I went to Lucky Monkey tattoo parlor the other day to watch a friend get tattooed, while munching on the hippie hash (an ungodly-hour snack consisting of hash browns, random assorted veggies and feta cheese) I’d bought from the Fleetwood Diner next door. The two establishments seem to be a perfect match — the Fleetwood with its aluminum siding and sticker-graffiti on all the surfaces and Lucky Monkey with its inked-up patrons and photos of traditional tattoo art framed on the wall. I’ve never stepped into Lucky Monkey with the intent of getting a tattoo, but I’ve stepped into the greasy diner to order onion rings and a coffee at 3 a.m., sketchbook and pencil in hand.

I suppose, in a Jack Kerouac sense, these two establishments contain the essence of traditional American art, where you’ve got greasy authentic diner food in one hand and nautical tattoos inked in the other. Toss in a few cigarettes and pots of coffee, and you have the American experience.

While we’ve borrowed the idea of “high” art from Europe with its pristine, classical feel, I find it ironic that the most interesting parts of American culture are what we’ve deemed “low” art — comic books, hamburger stand food, skull tattoos and rock’n’roll, for example. But if you’ve ever been to the Fleetwood, I think it’s undisputable there’s an art to putting together the perfect reuben, buttering the perfect late-night toast and being just the right kind of diner waitress: apron filled with single-serving creamer packets, taking orders with perfect poise and a consistently hard-hitting grumpy demeanor, tattoos snaking around the small of her back.

It’s easy to look down on diner culture as something dirty, gritty and inconsequential, but without these elements of American life, there would be no storybook setting for Kerouac, no “America!” for Allen Ginsberg to scream about. While it’s easy to write off tattoos and comfort food as being on the fringe of this idea of “art,” if we think about what’s accessible and what makes up our culture, more often than not, 24-hour restaurants, never-ending coffee pots and pickup trucks come to mind (opera houses, Dom Pérignon and sports cars — not so much). While we might not think of cigarettes and coffee as lying at the core of American art, these things are definitely significant and influential to many artists, from poet Frank O’Hara and his taxicab in New York to Bob Dylan and his riffs about Maggie’s farm.

The cultural symbols created by the things around us have an impact on what we write and what we create, which makes the mundane elements of diner culture all the more important. We can see this in author and lecturer Gertrude Stein’s book “Tender Buttons,” a piece that consisted of nonsensical prose but was brought together by the overarching theme of common objects like celery, sugar, roast beef and breakfast, displaying these everyday themes in ways that go beyond their cultural meaning. Stein described eggs as “kind height, kind in the right stomach with a little sudden mill,” and milk as “climb up in sight climb in the whole utter needles and a guess a whole guess is hanging.” She presents the idea of taking the immediate world around her and making it into art by seeing it through a new lens.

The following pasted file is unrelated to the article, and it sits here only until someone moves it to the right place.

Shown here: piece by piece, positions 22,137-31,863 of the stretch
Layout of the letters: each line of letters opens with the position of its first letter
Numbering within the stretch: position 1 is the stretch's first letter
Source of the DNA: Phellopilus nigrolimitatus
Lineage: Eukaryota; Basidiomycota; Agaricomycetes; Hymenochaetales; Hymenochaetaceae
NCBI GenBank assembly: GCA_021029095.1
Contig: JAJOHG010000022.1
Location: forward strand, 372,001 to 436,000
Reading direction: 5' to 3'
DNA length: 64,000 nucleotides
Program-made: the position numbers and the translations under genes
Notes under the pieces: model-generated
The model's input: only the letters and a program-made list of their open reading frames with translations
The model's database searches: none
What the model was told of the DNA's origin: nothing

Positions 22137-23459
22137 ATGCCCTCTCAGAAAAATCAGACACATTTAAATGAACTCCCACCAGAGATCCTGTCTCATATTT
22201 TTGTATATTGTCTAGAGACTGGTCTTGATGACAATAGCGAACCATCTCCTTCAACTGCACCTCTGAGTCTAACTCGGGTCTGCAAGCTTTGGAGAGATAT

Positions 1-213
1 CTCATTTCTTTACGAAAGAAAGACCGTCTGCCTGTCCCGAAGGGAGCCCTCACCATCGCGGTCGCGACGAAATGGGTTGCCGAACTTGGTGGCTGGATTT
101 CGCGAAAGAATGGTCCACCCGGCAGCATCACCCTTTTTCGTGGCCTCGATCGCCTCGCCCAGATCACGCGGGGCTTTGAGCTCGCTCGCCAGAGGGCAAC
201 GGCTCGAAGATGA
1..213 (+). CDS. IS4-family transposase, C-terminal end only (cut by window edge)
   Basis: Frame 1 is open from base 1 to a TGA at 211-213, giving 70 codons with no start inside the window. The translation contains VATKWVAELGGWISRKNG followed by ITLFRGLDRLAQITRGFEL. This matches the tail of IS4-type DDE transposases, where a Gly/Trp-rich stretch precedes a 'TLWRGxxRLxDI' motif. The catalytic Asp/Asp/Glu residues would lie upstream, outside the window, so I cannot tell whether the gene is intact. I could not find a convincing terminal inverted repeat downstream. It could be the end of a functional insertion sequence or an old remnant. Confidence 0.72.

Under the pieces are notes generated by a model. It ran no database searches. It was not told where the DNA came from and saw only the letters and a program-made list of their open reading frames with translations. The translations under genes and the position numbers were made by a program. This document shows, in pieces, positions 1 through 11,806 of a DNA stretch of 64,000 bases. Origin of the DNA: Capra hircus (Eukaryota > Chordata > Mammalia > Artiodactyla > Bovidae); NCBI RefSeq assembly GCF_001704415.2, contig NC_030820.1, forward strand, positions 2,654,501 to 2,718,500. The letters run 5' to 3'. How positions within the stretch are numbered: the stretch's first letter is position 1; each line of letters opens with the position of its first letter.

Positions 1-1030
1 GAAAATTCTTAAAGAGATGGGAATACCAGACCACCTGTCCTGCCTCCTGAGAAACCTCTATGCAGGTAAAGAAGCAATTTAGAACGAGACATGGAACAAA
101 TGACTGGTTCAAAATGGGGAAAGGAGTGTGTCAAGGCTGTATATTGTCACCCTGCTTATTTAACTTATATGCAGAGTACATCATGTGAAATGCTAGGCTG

Poet Frank O’Hara wrote about the same power of recognizable objects in his poem “Today,” which begins with a rag-tag list of objects: “Oh! kangaroos, sequins, chocolate sodas! / You really are beautiful! Pearls, / harmonicas, jujubes, aspirins!” The poetic list creates vivid images of childhood, and walking along the pavement to visit the corner stores that sell such 99-cent objects. O’Hara is aware of the power of conjuring these powerful cultural images when he writes, “These things are with us every day / even on beachheads and biers. They / do have meaning. They’re strong as rocks.” We may perceive the inaccessible, the expensive and the superfluous as “artsy” or culturally important. But for Frank O’Hara, everything we deem ordinary or mundane, everything that is recognizable to us, boring or seen-before is significant.

Maybe we’ve gotten this all wrong. It’s not the haute couture that should be catching our attention, not the desirability of catwalk bodices glittering in a way that only millionaires could afford. What we should be looking for are the ketchup-stained aprons of diner waitresses, the arm tattoos of the Fleetwood chef frying up hash browns for hungry, hung-over customers at ten o’clock on a Sunday morning.

A lot of the celebrated contemporary art around us has substantial roots in Americana and all the word entails, including grimy kitchens and chain-smoking diner patrons. The idea of “low” art should be reconsidered. There’s nothing “low” about Stein, O’Hara, Ginsberg or Dylan, and, if this is true, there’s nothing “low” about apple pie, skull tattoos, deep-dish pizzas and licorice — the images these artists likely grew up with and lived with. In order to create art, we take from what is around us, what is accessible to us — nicotine and caffeine included.

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